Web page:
Some background about this bonus scheme:

It is an inbound call centre environment where customers are called back by an external company to rate their experience on the previous call. Customers can select a rating from 1 to 6:

  1. Extremely Dissatisfied
  2. Very Dissatisfied
  3. Fairly Dissatisfied
  4. Fairly Satisfied
  5. Very Satisfied
  6. Extremely Satisfied

A five or six will score the advisor one point, everything else scores zero. The average at the end of the quarter must be between 91-100% to achieve bonus. The average full time member of staff receives 10 ratings per quarter.

Often the customer will mark dissatisfied because they disagree with an internal process, or they had a long wait time to get through. These reviews cannot be removed and it is up to the advisor to emphasise that the callback will be about their service on the phone and not about wait times or processes.

In fact the only time when a review can be appealed is if the customer mentions the advisors gender and it is incorrect or the advisors name and it is incorrect, this is because sometimes the callback does not occur the same day and the customer may have had multiple calls to the company in that time (the callback can only be triggered once every two weeks so really it would be about the first person in the chain of calls, however customers do not know this and if they do not mention a name or gender in their comments there is no hope of appeal).

Also for a bit of context, I have 9 reviews: 8 extremely satisfied, 1 fairly satisfied leaving me at 88.89%. Doing the math has shown me that it is not possible to make it back over the 91% in a quarter with just one "bad" review. Also my fairly satisfied review was due to the timescales related to sending out a piece of paperwork which are beyond my control, however I cannot appeal this and I am told that I should have stressed to the customer that the callback would be "about my service on the phone today". Also note even if I had made that statement appeal would not be possible.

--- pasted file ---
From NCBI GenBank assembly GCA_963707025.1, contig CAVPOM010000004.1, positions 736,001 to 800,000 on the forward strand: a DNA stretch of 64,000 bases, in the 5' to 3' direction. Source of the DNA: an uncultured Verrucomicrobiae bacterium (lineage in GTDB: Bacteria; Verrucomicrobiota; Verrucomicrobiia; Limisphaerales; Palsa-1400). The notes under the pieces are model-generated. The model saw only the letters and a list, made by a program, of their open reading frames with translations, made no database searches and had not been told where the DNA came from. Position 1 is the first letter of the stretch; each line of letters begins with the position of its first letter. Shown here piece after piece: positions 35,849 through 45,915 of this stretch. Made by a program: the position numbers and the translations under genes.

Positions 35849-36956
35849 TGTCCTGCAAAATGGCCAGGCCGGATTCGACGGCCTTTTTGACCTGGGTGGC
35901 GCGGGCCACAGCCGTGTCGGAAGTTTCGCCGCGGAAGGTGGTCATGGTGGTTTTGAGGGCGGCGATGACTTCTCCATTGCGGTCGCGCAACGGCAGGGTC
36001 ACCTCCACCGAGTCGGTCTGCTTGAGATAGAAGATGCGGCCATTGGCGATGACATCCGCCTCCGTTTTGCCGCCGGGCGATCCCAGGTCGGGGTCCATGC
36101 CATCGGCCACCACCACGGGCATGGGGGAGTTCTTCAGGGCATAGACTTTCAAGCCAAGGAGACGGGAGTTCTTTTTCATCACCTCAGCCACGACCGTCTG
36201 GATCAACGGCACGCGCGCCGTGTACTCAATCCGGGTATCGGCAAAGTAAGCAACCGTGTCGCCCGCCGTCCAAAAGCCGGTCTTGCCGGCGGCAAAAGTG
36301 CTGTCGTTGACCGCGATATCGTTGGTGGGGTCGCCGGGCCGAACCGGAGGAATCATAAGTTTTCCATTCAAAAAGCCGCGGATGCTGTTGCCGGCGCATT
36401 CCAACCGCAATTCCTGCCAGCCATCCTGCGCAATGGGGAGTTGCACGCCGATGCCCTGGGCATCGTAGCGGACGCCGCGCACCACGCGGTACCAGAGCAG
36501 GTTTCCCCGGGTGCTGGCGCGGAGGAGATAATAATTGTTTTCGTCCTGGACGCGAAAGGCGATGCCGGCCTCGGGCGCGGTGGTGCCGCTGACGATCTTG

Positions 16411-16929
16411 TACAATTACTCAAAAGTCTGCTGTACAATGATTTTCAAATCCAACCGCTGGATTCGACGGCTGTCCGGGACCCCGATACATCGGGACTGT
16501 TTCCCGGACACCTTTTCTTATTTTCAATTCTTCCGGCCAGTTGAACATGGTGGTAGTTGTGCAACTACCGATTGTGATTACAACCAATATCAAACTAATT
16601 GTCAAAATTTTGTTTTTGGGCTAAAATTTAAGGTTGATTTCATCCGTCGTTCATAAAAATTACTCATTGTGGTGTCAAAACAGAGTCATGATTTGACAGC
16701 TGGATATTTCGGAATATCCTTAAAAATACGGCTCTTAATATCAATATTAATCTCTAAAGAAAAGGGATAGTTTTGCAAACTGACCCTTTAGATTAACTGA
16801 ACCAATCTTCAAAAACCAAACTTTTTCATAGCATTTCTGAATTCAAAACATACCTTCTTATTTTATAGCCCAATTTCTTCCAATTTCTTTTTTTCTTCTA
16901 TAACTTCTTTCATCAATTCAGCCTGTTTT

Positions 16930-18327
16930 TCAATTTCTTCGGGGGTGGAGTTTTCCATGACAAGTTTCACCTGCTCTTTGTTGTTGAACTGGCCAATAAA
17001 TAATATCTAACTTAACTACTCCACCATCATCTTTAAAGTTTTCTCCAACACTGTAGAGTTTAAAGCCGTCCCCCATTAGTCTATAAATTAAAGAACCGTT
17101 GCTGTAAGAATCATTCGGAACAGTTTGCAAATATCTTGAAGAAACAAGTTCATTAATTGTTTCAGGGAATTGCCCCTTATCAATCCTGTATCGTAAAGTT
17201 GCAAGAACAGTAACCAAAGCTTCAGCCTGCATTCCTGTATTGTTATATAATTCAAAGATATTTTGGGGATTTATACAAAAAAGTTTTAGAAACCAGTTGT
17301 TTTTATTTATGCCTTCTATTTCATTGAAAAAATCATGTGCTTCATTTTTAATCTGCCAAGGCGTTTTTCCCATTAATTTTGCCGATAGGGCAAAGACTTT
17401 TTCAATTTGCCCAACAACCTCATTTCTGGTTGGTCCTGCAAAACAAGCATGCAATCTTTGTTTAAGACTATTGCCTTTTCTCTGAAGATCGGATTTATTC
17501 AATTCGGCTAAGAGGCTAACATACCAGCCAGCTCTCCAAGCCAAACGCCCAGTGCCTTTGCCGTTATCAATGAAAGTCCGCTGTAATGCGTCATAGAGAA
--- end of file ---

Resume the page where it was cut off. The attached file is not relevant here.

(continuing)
What are your thoughts on the scheme I have described? What can I do if I want to complain about this?

From the information I have gathered so far, the bonus criteria is not set by the function head or the regional manager, so must be controlled by HR? I find this hard to believe as HR are so far removed from our business processes that they could not set the criteria, just feel like I'm being sent around in circles for bothering to ask questions!

  • 1
    Just because a customer said "Extremely satisfied" instead of "Very satisfied" it doesn't necessarily mean you're doing your job better. Still, if they award bonuses based on the amount of "positive adjectives" customers use when answering the feedback, what can you do? Is it a good way to measure performance? Maybe not, but it seems hard to call it unfair. And besides, if you complain about the system you're certainly not going to be doing yourself any favours. – Brandin Mar 8 '15 at 9:13
  • 4
    Sadly, with such an arbitrary and capricious "performance" system, you probably have to expect bonuses to be random, and judge your total compensation package ignoring the bonus. – Carson63000 Mar 8 '15 at 9:57
  • Unfortunately, the bottom line is always 'look for another job'. If you're valuable enough to go somewhere else and earn more: Do. If you're not, then you're left with whatever they do to you. – Sobrique Mar 8 '15 at 14:39
  • 10 ratings on average is far short of a good statistical sample. – paparazzo Mar 8 '15 at 18:19
  • possible duplicate of How should I properly approach my boss if I'm feeling underpaid? – gnat Mar 8 '15 at 18:52

I don't think there's much you can do. The sales/call centre business is pretty cut-throat, with a high turnover of staff, which means bonus schemes which are difficult/impossible to earn are common.

You'll probably find it was designed this way, the economics of paying out too often are probably unsustainable.

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The bonus criteria are not set by HR. They're set by upper management. And I would presume that they have deliberately made the bonus available only for absolutely top performers.

As long as the rule is applied consistently across all employees, it is not "unfair".

You can try to be a top performer every time. Or you can accept that bonuses are rare by design, and treat them as occasional windfalls rather than expected income. Or you can change jobs; bonuses are rare everywhere, but maybe you can find a better base salary.

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